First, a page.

UN Recognizes International Day of the Girl Child
'Let Girls Be Girls, Not Brides'
The first United Nations International Day of the Girl Child was observed Thursday with a worldwide call to end child marriage.
The day was designed to recognize the rights of girls around the world and highlight the unique challenges they face.
"Education for girls is one of the best strategies for protecting girls against child marriage," UN Secretary-General Ban Ki-moon said in a message. "When they are able to stay in school and avoid being married early, girls can build a foundation for a better life for themselves and tehir families. Let us do our part to let girls be girls, not brides."
In 2006, the UN appointed a special representative to study violence against girls following a study on violence against children, and three years later the International Girl Child Conference in The Hague reiterated the importance of addressing gender inequalities among children, Al Jazeera reported.
Desmond Tutu and Ela Bhatt wrote on Common Dreams Thursday that today "is a day to celebrate the fact that it is girls who will change the world; that the empowerment of girls holds the key to development and security for families, communities and societies worldwide."
A group of global leaders known as The Elders—including Jimmy Carter and Kofi Annan—are working to eradicate child marriage, and other efforts against violence against female children, including female genital mutilation, continue.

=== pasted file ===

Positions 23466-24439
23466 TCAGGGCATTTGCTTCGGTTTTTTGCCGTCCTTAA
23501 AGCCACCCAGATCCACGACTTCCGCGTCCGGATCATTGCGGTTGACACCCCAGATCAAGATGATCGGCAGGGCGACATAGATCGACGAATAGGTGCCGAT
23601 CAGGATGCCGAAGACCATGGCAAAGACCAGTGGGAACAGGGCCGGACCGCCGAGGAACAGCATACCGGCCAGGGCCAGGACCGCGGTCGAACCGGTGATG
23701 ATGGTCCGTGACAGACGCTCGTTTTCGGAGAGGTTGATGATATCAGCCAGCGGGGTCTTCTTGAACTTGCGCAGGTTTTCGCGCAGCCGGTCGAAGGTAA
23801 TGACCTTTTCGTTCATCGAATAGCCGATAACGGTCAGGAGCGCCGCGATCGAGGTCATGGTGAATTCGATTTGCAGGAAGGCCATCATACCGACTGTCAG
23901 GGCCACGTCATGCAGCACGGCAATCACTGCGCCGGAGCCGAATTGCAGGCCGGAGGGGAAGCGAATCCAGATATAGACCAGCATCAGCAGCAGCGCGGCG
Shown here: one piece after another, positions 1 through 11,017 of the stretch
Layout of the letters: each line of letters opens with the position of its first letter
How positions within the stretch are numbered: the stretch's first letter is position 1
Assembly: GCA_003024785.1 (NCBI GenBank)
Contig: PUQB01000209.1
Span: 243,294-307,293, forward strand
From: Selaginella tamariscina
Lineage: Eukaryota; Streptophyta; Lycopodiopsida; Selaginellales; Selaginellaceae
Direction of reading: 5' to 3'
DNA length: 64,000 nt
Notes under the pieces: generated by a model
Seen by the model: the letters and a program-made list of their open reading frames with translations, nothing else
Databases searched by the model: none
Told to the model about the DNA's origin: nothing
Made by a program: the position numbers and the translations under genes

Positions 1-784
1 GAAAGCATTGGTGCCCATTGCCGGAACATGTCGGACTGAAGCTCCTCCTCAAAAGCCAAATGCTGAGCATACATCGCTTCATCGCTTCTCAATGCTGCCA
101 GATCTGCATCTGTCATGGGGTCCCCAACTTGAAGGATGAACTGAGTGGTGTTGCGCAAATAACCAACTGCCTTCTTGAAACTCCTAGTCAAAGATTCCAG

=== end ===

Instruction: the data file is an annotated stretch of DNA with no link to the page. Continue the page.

But girls also face a disproportionate number of other obstacles, including a greater incidence of violence and discrimination, as well as less education — which leads to a vast array of setbacks including greater poverty, illness and the likelihood that they will experience domestic violence.
According to the UN, of 1.3 billion poor people in the U.S., nearly 70 percent are women and between 75 and 80 percent of the world's 27 million refugees are women and children.
Worldwide, two-thirds of the 130 million children who are not in school are girls; more than 25,000 girls under the age of 18 are married every day, and in the developing world, one-third of girls are married before they turn 18.
Sexual violence is also pervasive:
According to the UN, half of sexual assaults globally are committed against girls younger than 16, and the world Health Organization estimates that in 2002 alone, 150 million girls younger than 18 suffered some form of sexual violence.
"If we are serious about increasing freedom to promote development, we should advance girls' rights," Professor Manuela Picq wrote in Al Jazeera on Thursday. "Governments are very efficient at protecting national security. It's about time they protect the security of nationals: girls."
"While girls have made significant progress in recent years, the fact remains that in many societies, girls are still valued less than boys," Isobel Coleman and actress Frieda Pinto wrote Thursday in The Huffington Post. Coleman is a senior fellow at the Council on Foreign Relations, a board member of Plan International USA and an advisor to 10x10. Pinto is a Global Ambassdor for Plan International's "Because I am a Girl" campaign. Advocating for girls' education and against child marriage and female genital mutilation, Coleman and Pinto wrote that for every additional year of primary education, women's earnings increase 10 to 20 percent, and every year of secondary education increases their earnings 15 to 25 percent. Educated women also have smaller, healthier, and mores sustainable families and are more likely to educate their own children, according to a study by the World Bank.
"We know there is no silver bullet for raising the status of girls," Coleman and Pinto continued. "What is required are long-term investment in girls' education, support for women's economic empowerment and increased access to health care and political participation."